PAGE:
- Being Well Equipped – It is important that the student has access to the tools they need to revise effectively. For example, they may need:
– Pens and pencils
– Geometry set
– Scientific calculator
– Flash cards
– Folders and dividers
- A Quiet Environment – It is important that every student has a quiet place to revise at home and at school. These areas should be free from distraction and noise, and should be well lit and comfortable.
- Rewards – It is important that children are rewarded for their revision. This should be incorporated into their plan. This could be doing a fun activity with friends, watching a film at home, or having their favourite meal with family. It is also important to keep physically active, taking physical breaks between revision sessions.
Does my child need a tutor?
A tutor can be very helpful for students who have missed some of their schooling, who have gaps in their knowledge, or who are struggling to keep up in class. A private tutor would generally not be considered for students until they are preparing for their Key Stage 2 SATs and their 11+ exams (known as secondary school entrance exams).
If you feel that your child is at risk of falling behind, home tuition can provide one-to-one time with an expert who can help to identify the child’s weaknesses, and help them to improve. Furthermore, doing this before your child falls far behind is most effective, as they are less likely to be apathetic to learning when they feel that their goal is still within sight.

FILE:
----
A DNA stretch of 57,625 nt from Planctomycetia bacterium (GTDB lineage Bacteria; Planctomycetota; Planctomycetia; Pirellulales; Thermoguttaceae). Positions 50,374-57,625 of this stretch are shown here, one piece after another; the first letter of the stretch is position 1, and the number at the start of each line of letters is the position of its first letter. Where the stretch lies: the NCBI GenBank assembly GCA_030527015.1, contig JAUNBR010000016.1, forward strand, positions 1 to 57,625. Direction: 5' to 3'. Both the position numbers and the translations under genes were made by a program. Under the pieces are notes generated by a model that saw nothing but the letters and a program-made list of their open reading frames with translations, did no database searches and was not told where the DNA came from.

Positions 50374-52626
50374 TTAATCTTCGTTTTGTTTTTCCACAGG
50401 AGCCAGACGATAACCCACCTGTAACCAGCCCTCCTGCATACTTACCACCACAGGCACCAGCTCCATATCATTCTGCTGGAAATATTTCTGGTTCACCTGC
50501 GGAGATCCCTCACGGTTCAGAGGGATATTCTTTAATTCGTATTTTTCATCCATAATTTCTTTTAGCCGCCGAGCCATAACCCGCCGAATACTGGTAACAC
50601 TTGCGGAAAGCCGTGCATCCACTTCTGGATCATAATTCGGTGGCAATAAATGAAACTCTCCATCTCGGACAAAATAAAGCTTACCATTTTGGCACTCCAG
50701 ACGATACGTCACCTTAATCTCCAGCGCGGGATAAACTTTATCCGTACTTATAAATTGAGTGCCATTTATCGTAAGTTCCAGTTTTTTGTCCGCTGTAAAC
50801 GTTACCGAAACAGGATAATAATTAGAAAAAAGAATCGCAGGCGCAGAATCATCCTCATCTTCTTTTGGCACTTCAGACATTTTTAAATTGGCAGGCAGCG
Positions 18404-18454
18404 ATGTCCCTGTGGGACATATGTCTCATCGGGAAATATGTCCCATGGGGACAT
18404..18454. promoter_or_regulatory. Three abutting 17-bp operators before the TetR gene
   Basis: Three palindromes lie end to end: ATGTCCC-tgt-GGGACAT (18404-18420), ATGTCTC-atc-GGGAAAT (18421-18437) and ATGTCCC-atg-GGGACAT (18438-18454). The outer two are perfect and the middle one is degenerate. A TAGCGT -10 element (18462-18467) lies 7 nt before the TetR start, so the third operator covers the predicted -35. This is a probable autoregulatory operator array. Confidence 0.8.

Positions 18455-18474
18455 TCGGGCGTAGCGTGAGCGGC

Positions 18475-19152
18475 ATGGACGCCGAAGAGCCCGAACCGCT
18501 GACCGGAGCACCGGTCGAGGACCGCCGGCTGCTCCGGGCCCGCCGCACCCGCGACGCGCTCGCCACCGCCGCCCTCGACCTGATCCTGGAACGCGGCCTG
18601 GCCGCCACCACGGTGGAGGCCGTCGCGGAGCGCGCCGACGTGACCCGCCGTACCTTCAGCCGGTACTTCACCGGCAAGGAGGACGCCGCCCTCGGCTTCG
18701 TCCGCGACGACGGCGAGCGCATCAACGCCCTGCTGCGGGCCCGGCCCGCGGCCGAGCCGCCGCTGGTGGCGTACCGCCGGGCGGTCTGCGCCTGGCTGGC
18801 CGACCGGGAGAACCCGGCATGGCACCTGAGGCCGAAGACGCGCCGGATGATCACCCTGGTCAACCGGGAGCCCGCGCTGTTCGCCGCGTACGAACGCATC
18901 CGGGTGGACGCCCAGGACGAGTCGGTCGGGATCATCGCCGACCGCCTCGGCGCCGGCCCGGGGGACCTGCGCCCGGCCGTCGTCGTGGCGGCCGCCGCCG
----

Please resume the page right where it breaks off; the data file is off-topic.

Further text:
State-funded primary schools do not prioritise preparing children for secondary school entrance exams, which are often more challenging than Key Stage 2 SATs, and involve verbal and non-verbal reasoning. There are many good 11+ practice books which can help to prepare a child for these exams, and are a much cheaper alternative to hiring a tutor. Nevertheless, a tutor can provide expertise and can also help to prepare them for the interview stage.
Some parents do not feel academically equipped to help their children with their homework, or may not have enough time to help their children with their studies. Thus, seeking out a tutor can allow students to have the academic support they need at home.